This makes me wonder whether the previous owner or (non-Ferrari) mechanic had put low viscosity oil in the gearbox in accordance with the OD’s requirements, which would have been too thin to protect the gearbox itself, which then failed in the car that you bought.

      Like 1
  13. Frank

    ty for your gearbox/OD on 250GTE, you would have thought a plate between the 2 units would have allowed each unit to use the correct lube, but what do I know, I ran Laycock in many cars including AH race cars, it worked well,. OK except the selinoid. Another Ferrari story or 2: there was very little you could do with am old Ferrari race car before vintage racing started, they were expensive to fix and when they got old was no place to race them. Im in my 80s now and lived to see a 2 liter Ferrari with trailer in a used car lot for $1500, I saw a 3 liter Monza ad in a local paper for sale, wanted to step up from my racing AH asking price $2700, car was a beauty, red of course, I offered $2200 and did not get it. Always remember those 58mm Webers, sounded wonderful, That might have been a step too high for me, would have been champion or hurt myself. Later vintage racing started and that the rest of the story.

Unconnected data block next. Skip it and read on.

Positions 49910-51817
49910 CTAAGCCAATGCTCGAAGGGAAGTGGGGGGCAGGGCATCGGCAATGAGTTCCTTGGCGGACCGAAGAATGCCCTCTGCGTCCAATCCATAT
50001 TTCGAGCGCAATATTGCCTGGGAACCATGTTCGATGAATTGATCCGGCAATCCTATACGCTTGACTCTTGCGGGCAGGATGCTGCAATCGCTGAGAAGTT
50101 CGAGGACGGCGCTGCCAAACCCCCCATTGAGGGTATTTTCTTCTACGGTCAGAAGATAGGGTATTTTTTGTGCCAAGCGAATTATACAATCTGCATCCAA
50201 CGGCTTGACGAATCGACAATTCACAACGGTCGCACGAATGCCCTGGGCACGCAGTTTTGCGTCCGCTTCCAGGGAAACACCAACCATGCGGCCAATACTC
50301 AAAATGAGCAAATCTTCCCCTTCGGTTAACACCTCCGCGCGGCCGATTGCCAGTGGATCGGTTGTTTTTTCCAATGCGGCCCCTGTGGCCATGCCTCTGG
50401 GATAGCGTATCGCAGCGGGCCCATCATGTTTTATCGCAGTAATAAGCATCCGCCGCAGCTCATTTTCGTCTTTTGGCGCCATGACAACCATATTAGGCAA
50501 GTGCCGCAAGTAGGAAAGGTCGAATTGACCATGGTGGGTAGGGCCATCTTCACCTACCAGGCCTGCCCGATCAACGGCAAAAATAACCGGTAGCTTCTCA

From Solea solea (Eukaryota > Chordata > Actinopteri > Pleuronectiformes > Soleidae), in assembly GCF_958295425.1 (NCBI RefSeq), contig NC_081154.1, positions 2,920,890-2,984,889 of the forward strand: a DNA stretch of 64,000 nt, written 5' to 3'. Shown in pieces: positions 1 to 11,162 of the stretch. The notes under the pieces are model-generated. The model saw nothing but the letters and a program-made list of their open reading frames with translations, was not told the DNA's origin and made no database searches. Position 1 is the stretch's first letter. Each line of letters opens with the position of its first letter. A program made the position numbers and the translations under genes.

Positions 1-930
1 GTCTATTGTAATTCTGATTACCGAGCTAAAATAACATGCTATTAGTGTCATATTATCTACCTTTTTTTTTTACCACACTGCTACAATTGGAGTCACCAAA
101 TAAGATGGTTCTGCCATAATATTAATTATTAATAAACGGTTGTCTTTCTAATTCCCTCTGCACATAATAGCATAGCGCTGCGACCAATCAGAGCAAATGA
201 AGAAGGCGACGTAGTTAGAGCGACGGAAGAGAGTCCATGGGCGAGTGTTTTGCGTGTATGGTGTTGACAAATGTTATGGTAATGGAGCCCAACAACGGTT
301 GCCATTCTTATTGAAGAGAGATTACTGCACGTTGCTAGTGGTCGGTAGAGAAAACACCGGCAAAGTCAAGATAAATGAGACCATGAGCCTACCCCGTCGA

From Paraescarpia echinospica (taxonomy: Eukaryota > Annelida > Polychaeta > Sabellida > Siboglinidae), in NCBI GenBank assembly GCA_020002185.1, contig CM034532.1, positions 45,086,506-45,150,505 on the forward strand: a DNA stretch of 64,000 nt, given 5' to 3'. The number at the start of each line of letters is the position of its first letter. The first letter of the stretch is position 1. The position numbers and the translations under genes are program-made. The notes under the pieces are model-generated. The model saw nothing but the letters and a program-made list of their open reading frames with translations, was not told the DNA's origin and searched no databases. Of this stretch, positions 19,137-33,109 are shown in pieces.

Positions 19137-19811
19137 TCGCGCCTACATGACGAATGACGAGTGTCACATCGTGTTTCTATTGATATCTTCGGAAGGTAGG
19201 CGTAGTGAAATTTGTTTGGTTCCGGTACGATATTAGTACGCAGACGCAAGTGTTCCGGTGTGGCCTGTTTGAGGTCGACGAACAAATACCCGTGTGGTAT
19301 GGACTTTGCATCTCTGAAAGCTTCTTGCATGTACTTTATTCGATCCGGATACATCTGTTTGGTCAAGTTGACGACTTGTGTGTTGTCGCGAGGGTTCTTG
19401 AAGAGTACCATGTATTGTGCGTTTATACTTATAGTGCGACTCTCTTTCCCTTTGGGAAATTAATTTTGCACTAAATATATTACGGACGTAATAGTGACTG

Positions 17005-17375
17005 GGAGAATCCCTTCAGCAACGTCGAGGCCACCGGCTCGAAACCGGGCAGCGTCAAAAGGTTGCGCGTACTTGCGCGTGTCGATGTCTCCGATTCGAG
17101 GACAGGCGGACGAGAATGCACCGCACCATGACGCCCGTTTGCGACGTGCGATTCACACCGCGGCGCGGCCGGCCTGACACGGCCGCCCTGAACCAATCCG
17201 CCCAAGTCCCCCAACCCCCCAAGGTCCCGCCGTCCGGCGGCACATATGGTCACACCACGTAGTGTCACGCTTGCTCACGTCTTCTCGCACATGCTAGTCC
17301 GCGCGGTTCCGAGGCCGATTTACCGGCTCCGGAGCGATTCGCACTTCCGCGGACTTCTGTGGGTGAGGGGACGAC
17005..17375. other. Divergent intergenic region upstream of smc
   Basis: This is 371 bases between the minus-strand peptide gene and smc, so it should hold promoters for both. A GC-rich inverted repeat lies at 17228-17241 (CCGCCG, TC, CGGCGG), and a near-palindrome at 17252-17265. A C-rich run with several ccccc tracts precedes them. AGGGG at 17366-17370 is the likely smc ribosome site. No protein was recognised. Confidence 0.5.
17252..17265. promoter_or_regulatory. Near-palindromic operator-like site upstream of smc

Like 1
  14. paul

    Very nice , always nice to see these projects end up in a good home, the progress looks top notch with excellent paint / body work.

    Like 1
  15. J. Pickett

    So glad he decided to restore it. Too many of the “cooking” ordinary Ferraris are parted out.

    Like 1